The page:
Review: Titans Vol. 3: A Judas Among Us (Rebirth) trade paperback (DC Comics)

Sunday, September 09, 2018

Emotion, as usual, turns out to be the Titans' greatest asset and greatest weakness in Dan Abnett's Rebirth Titans Vol. 3: A Judas Among Us. For about the first time, Abnett seems to achieve the balance of heartfelt without being treacly, though unfortunately that comes at the end of this particular facet of Abnett's Titans run. There's a lot that's good here -- good cameos, good twists, good use on Abnett's part of DC's many, varied continuities. Judas runs too long, and then cuts off very suddenly, but this is probably Abnett's best of the bunch so far.

[Review contains spoilers]

The last book, Titans Vol. 2: Made in Manhattan, largely involved the Fearsome Five's attempt to recruit, and then steal the memories from, Bumblebee Karen Duncan; at the outset of this book, the Titans quest to get those memories back. That the entire "stolen memories" storyline turns out to be a feint might be problematic, but wrapped as it is in a slick "everything that's happened so far is connected" conspiracy, I didn't find it as bothersome as I think I would have otherwise. We knew, with the Key attacking the heroes last time, that there was another villain behind the scenes, but I didn't expect that extended to the Titans' encounters with the Five's Psimon and Titans Hunt's Mr. Twister, and the surprise mitigated any time wasted.

Next, that secret villain turns out to be a future Donna Troy, now Troia; this was not totally surprising, but I thought Abnett sold it well. I might be even more enthused if this Troia had turned out to be an alt-continuity Troia, like the Titans who recently appeared in Detective Comics Vol. 5: A Lonely Place of Dying and Super Sons of Tomorrow; alas, it's just the future self of "our" Troia, but Abnett name-checks fast and hard: Imperiex, Savitar, Mageddon, Solaris, Neron, and more. It's all for show, and I try not to let such easy applause lines get me, but Abnett teases a fun future (of terrible villainous conquerors) that kept me hanging on Troia's every word.

Judas therefore progresses with a lot of great reversals; first it seems like Omen might be the team's traitor, then it's Nightwing, then Flash Wally West dies, then it turns out Donna Troy is the villain from the future. This stream of setting up and knocking down a bevy of storylines gives Titans some much needed bounce. Key and Twister make unexpected appearances, as does Kid Flash Wally West and Titans Mal Duncan and Gnaark, plus the mention by Troia of all those other villains. At one point Nightwing sends Kid Flash to go round up other heroes -- the Justice League, the Teen Titans -- and had those appearances happened, it would have been icing on the cake. Instead Judas ends suddenly and goes on about an issue too long -- Abnett misjudges our interest in a prolonged Donna Troy/Troia fight -- but it's nicely energetic up to that point.

In an abbreviated locked room scenario, and then again in the fight against Troia, Abnett reinforces the theme of the Titans being stronger together, that their friendship and emotional trust makes them effective. Abnett contrasts this with that their emotional rifts (somehow) release Troia to the present, and that returning Karen's memories of her family is the final catalyst. It's strange and ironic that what most people seemed to decry about the New 52 was the lack of emotional connection between the heroes and specifically the absence of the Titans, and now the book's only gone about twenty issues before DC is replacing it with a more formal, less Friends-esque Titans (that seems partially to resemble Young Justice: Outsiders, itself in the style of the more emotional Titans). I'm skeptical actually that Abnett isn't going to pivot the "New Justice" Titans back to a family (Tempest seems already scheduled to show back up), but still it's notable that what the Titans Rebirth delivered wasn't necessarily popular enough to stay despite that it had been so asked for.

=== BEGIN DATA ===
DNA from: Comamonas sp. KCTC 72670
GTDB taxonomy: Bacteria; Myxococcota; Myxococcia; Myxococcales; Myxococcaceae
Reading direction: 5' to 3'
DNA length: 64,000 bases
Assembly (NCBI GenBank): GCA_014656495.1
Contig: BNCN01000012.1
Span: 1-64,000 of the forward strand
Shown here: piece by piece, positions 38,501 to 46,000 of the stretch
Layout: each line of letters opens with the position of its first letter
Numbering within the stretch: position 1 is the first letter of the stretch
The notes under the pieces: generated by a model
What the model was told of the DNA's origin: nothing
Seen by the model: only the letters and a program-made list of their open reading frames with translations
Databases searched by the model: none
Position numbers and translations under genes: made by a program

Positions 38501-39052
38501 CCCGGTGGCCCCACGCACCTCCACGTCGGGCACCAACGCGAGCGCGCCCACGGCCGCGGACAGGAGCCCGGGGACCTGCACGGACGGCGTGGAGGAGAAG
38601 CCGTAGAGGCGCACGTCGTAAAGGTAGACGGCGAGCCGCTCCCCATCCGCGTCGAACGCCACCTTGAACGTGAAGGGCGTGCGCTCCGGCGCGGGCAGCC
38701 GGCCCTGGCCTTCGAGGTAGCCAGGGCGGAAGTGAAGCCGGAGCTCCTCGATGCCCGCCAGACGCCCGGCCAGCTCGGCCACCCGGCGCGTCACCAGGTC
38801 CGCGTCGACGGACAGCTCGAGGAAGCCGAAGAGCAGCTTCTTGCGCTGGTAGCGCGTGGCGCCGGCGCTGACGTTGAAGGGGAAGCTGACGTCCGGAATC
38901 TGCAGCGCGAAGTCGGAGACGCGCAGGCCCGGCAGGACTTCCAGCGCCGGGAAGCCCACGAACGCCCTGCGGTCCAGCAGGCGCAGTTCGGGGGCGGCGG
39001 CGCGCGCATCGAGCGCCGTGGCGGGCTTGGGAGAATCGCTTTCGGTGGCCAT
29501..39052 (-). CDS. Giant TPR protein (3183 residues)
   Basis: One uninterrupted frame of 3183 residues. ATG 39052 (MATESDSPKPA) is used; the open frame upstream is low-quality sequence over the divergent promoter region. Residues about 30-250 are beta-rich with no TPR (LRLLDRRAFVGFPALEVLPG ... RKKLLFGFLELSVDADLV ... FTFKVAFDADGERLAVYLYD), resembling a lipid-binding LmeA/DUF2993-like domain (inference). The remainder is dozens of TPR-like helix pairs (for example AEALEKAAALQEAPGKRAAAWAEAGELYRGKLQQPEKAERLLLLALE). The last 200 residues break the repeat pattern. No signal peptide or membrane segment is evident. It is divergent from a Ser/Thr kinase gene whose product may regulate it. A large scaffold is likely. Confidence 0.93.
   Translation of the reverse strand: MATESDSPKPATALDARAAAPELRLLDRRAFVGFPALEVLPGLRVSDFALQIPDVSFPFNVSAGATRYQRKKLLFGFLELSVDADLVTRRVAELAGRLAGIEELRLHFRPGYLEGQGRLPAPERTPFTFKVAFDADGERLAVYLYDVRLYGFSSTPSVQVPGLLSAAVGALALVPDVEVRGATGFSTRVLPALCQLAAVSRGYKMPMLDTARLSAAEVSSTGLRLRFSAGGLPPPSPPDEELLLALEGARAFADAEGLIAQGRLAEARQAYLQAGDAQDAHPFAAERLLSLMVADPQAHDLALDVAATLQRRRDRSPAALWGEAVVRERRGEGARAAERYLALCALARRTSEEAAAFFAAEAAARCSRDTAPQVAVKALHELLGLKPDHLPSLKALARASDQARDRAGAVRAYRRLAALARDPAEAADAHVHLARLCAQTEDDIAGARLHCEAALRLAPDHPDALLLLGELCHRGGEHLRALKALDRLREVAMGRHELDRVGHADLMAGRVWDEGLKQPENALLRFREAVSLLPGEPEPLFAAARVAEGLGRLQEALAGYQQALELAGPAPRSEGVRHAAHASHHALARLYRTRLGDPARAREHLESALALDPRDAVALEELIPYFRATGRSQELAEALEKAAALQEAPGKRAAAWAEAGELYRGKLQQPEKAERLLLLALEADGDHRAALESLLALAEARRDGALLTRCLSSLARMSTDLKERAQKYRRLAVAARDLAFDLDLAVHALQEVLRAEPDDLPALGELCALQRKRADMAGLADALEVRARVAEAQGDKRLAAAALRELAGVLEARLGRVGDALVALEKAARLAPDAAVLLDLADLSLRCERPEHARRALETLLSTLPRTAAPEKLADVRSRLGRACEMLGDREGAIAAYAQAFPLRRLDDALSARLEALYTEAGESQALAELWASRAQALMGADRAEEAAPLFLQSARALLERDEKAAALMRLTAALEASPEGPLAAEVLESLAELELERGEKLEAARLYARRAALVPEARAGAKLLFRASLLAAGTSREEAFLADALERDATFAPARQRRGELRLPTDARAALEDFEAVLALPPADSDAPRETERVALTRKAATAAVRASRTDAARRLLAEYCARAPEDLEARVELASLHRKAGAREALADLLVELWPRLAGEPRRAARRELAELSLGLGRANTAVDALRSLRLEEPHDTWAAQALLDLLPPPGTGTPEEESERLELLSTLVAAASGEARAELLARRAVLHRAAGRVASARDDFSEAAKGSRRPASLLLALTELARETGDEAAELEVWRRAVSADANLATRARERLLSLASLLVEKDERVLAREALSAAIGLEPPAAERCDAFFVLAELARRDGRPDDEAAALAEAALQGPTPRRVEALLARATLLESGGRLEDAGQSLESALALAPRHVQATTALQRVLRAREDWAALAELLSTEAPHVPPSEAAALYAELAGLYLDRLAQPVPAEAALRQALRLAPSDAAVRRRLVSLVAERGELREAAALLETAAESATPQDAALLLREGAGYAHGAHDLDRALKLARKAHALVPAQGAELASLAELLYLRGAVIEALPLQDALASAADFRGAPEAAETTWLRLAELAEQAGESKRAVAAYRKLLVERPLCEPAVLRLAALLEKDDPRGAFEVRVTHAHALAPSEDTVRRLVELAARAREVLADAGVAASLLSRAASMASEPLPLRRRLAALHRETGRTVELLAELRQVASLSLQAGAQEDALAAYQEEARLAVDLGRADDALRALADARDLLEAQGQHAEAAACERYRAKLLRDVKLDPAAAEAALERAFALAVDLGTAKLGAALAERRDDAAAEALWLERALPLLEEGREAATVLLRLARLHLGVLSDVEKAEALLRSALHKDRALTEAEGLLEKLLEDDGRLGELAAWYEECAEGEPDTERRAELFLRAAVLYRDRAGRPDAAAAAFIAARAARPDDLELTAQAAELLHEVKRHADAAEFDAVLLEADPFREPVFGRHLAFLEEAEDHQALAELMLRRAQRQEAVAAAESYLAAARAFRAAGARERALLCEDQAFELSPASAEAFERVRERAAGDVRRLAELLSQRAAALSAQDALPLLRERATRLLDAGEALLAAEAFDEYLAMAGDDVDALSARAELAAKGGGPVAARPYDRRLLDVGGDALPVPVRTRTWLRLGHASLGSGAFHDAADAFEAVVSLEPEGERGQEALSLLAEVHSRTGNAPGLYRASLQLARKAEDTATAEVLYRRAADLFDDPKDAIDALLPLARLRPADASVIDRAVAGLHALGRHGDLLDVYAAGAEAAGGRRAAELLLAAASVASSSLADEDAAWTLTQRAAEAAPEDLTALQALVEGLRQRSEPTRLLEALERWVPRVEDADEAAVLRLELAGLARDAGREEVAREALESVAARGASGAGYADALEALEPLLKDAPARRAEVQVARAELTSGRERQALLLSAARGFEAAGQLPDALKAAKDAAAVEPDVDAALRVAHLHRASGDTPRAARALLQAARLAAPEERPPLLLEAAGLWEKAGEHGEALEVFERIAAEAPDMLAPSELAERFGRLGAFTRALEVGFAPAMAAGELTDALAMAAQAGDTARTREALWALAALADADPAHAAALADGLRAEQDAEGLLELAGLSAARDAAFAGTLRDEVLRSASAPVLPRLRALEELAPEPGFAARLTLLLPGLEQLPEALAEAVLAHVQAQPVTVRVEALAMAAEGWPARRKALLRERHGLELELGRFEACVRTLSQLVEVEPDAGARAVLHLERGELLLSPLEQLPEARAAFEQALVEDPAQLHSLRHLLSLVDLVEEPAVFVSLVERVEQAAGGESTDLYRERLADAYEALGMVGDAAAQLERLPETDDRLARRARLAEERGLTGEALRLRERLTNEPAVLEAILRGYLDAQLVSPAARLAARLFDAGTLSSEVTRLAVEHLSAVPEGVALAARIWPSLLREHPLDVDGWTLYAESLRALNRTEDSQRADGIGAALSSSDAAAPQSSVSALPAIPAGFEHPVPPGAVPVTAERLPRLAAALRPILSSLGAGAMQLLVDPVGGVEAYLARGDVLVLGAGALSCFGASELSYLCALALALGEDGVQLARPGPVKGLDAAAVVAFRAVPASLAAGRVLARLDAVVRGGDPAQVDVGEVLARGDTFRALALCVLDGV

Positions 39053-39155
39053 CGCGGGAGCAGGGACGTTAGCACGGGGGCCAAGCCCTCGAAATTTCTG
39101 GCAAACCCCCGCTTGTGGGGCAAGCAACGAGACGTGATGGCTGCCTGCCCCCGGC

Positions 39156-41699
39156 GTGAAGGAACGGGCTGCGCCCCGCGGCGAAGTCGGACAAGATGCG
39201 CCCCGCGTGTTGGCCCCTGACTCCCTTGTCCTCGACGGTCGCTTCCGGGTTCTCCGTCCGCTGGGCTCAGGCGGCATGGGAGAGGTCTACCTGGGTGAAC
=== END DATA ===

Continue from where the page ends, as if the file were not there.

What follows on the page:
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Dan Abnett's next Titans volume bridges his old and new runs, a kind of funny construction. Putting the three "Titans Apart" issues in this book would have resulted in an eleven-issue trade, probably too much, and DC couldn't have moved any of Titans Vol. 3: A Judas Among Us's issues back to the second volume because of the Titans: Lazarus Contract crossover in between. Anyway, I'm curious what Abnett's going to do so of course I'll be there; hopefully the better parts of this book are a sign of what's to come.

[Includes original and variant covers]

Summary
Review Date
Reviewed Item
Titans Vol. 3: A Judas Among Us
Author Rating
4 (scale of 1 to 5)
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1 comment:

  1. My biggest gripe with this volume was that it felt too "hormonal" almost, with so-and-so kissing so-and-so who is actually is in love with someone else, etc. This sort of teen drama really killed it for me since a bunch of twenty-somethings should be beyond that sort of thing which seems more at home in a team of adolescents like the Teen Titans.

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